The goal for any exam is to accurately assess student learning without adding the burden of stress brought on by inequities in technology access or financial difficulties. Here are some factors to consider:
What outcomes do you feel that you must assess? Which ones have you already assessed in other ways? And are there some that you can eliminate under these circumstances? Also, determine acceptable evidence to measure the learning. Once you decide these details, you will have a better idea of what to include on the exam.
After you decide which learning outcomes must be assessed in the exam, create/revise your assessment to make sure the exam addresses the learning outcomes you identified in Step 1.
Here are some tips on exam construction: Tools for Teaching, Chapter 39, Test and Quizzes, pp. 362-374.
Here are some tips for constructing exams in ReggieNet: Online Testing
Consider how students will take the exam. Keep in mind that browser lockdown software may hinder students in ways that are unrelated to academic integrity. Therefore, you will want to consider test items that require students to show understanding of or apply content rather than knowledge-based questions that can be answered with a quick search engine query (See the Tools for Teaching chapter, linked above, for guidance on this).
Also, if you are requiring diagrams and charts, keep in mind that students may not have access to the technology tools needed to scan or photograph such documents, so you will want to consider other alternatives to this. Make sure that your materials are Accessible to all students. Accessibility Resources are available on the Transition your Face-to-Face Course to Online Instruction page.
Here are some suggestions for modifying your exam for the present learning contexts.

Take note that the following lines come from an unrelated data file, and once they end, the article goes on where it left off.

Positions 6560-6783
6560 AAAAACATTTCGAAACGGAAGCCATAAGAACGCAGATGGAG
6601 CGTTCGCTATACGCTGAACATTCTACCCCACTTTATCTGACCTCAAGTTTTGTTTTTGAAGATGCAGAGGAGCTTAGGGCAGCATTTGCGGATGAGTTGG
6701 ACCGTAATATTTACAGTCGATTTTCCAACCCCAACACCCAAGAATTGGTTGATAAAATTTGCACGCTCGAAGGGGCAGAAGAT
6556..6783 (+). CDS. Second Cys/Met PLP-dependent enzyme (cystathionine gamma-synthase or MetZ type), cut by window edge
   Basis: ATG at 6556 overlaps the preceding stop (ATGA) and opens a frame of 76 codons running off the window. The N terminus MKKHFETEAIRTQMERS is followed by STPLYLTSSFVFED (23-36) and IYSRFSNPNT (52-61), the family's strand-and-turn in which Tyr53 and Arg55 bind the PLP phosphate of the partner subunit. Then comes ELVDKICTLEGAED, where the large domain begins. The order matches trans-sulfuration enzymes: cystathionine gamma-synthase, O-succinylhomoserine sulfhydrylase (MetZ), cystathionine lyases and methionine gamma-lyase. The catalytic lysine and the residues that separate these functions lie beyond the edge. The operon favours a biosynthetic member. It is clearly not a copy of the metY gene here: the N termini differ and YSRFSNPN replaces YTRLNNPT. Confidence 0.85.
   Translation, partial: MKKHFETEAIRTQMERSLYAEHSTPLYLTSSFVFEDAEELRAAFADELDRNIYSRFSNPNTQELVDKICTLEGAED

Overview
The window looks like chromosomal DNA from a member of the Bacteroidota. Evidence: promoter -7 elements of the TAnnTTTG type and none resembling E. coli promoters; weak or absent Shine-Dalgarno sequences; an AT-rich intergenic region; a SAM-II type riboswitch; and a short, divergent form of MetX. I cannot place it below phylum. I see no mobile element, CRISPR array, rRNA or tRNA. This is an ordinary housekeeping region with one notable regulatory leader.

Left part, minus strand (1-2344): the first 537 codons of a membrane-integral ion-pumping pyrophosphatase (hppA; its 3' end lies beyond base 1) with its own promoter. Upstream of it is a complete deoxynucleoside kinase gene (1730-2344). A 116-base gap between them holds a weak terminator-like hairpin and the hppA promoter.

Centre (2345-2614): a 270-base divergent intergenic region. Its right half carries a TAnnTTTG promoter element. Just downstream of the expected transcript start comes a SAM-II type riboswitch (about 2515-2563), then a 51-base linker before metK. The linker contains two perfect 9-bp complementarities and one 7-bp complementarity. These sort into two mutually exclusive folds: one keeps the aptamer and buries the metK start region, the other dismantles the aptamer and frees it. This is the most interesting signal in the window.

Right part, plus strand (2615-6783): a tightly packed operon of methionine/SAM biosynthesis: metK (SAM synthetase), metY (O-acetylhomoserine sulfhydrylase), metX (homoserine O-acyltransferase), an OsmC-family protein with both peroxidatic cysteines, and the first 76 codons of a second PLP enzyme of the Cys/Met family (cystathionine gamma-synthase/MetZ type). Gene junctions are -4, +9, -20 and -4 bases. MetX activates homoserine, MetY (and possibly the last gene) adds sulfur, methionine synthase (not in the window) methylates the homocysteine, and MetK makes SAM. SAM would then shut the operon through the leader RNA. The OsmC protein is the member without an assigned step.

More details about alternatives to tests and quizzes can be found in the Tools for Teaching book chapter, linked above.
Whenever possible, avoid technology solutions designed to maintain testing integrity. This software often has unintended consequences that need to be considered. These include concerns about access, student privacy, and increased levels of student anxiety.
Some research suggests that reminding students about academic integrity at the beginning of an assessment results in less self-reported cheating. ReggieNet's Assignments and Tests & Quizzes tools include the option to include a basic honor pledge. When activated, it displays a message, "I will neither give nor receive aid on this assessment," and requires the student to acknowledge before they continue.
If you are using software to proctor a test or lock down browsing, please consider:
Suggestions for using ReggieNet for tests and quizzes and ideas to maintain online testing integrity can be found at ReggieNet Online Testing.
As soon as you can, communicate the exam procedures and expectations to your students. Highlight how the revised final exam is different from the original syllabus description. You may also want to explain why you made these changes and how they will benefit student learning under these circumstances.
Would you like to talk with someone about your exam? Contact the Center for Integrated Professional Development and a coordinator would be happy to help.
Davis, B. G. (2009). Tools for Teaching (2nd ed.). John Wiley & Sons.
Kurz, L. (2020, March 18). Handling exams when your course unexpectedly moves online. Center for Innovative Teaching at Indiana University Bloomington. https://blogs.iu.edu/citl/2020/03/13/exams-online/#.XpUC2Jl7nIV
Rutgers School of Arts and Sciences. (2020). Remote exams and assessments: Tips for exams and alternative assessments. https://sasoue.rutgers.edu/teaching-learning/remote-exams-assessment#10-alternatives-to-exams